Bishop Vasa has written an essay on Contraception in The Catholic Sentinel. You can read it here.
On Who Can Receive Communion:
I was further struck by the reading from the second century martyr, St. Justin, who writes: “No one may share the Eucharist with us unless he believes that what we teach is true, unless he is washed in the regenerating waters of baptism for the remission of his sins, and unless he lives in accordance with the principles given us by Christ.”
It appears that the tendency to believe that one may reject certain teachings of the Church and that this rejection has no impact upon either our love for God or upon the appropriateness of sharing in the Eucharist is not something new. Jesus dealt with it, St. John dealt with it and St. Justin the martyr dealt with it. This is the same question raised in reference to Catholic politicians and others who reject the clear teachings of the Church about the sinfulness of abortion. Yet, the concept is not limited to these sex-related sins. A man who somehow believes that his excessive drinking, his spouse abuse, his child abuse, his adultery, his theft from his employer, his dishonesty, his missing of Sunday Mass, and the like have no impact on his love for God would be equally mistaken and in serious need of conversion. The apparent difference between these behaviors and abortion or contraception is that these sex-related sins have achieved a high degree of societal acceptability. This societal acceptability has given the impression to Catholics that God really has nothing of value to say about these life issues.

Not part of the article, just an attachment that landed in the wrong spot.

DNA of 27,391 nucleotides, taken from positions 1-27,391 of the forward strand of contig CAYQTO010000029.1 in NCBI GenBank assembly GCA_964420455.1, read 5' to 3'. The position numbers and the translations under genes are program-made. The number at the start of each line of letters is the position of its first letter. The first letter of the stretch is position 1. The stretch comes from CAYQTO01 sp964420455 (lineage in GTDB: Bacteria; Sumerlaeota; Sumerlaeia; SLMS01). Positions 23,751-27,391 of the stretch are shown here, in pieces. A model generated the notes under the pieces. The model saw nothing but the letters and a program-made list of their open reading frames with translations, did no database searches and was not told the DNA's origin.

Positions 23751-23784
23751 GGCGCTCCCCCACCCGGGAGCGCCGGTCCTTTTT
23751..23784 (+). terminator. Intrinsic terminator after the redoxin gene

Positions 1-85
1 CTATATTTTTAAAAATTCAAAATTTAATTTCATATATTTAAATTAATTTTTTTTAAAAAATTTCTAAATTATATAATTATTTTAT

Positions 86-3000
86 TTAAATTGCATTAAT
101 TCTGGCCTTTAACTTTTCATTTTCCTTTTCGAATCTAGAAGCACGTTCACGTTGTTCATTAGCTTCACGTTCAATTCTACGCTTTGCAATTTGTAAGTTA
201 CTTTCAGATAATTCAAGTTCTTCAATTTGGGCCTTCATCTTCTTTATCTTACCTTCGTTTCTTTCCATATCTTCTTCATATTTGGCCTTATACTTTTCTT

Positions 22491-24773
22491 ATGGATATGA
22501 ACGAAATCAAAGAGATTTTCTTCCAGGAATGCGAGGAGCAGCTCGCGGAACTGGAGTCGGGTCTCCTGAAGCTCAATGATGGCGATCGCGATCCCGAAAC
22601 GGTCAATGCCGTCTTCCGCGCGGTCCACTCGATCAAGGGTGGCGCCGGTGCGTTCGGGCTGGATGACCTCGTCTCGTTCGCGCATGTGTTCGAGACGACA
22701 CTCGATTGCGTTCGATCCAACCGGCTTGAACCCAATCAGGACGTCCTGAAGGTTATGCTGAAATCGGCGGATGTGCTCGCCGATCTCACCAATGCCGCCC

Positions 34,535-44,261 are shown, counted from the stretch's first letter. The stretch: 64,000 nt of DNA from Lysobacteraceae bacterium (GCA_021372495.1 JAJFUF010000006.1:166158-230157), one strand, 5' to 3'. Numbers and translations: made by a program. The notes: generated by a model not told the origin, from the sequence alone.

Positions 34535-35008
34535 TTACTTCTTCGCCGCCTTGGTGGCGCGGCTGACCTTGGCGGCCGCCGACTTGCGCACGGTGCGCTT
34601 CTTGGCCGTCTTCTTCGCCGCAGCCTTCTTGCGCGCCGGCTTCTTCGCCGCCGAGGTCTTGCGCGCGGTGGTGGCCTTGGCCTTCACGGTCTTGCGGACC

The Schizophrenia of Contraception:
The truth is that it is simply not possible to say on one hand, “I do love the Lord with my whole heart, mind and soul” and at the same time to say, “My decisions about how to deal with the most marvelous God-given gift of fertility has nothing to do with God.” The claim that one loves God with one’s whole self while exempting a very significant element of that self from the sphere of God’s dominion, indeed from the sphere of God’s love, must answer to the First Letter of St. John, Chapter 2, Verse 4.
Why Isn't the Teaching on Contraception Taught?
The one question which stands in the tape as a condemnation to all teachers and preachers within the Church is simply, “Why haven’t we been told this clearly and consistently?” The answer is as difficult as the question. I suspect that if we took some liberties with the Scripture we could envision Jesus saying: “You cannot love God and contraception at the same time. You will either love one and hate the other or be committed to one and despise the other.” There it is then. If God is really saying, “If you love Me then abide by my commandments including My Church’s teaching about the sinfulness of contraception” then many in the Church are faced with the same conflict which led to conversion for this One More Soul speaker. We cannot separate the concrete realities of our lives from the love of God.
It is not an easy thing to present this very personal and emotional subject in such direct black and white terminology but the truth is that Jesus and His Church either include contraception in the list of prohibited practices or they do not. There may be huge numbers of Catholics who reject this teaching but I do not know of any who deny that it is what the Church clearly and consistently teaches.
Unfortunately, there are a lot of people who would argue that the teaching of the Church is not upheld by priests. If it were it would be preached about. If it were, in Confession, Catholics would not be told that using birth control was "up to their own conscience". And if it were, large families would not be treated like they have done something wrong by having more than a boy and a girl by priests and their fellow parishoners. Conclusion, if one is using contraception they may not receive Communion. It's radical; so is the teaching. It's also unchanging.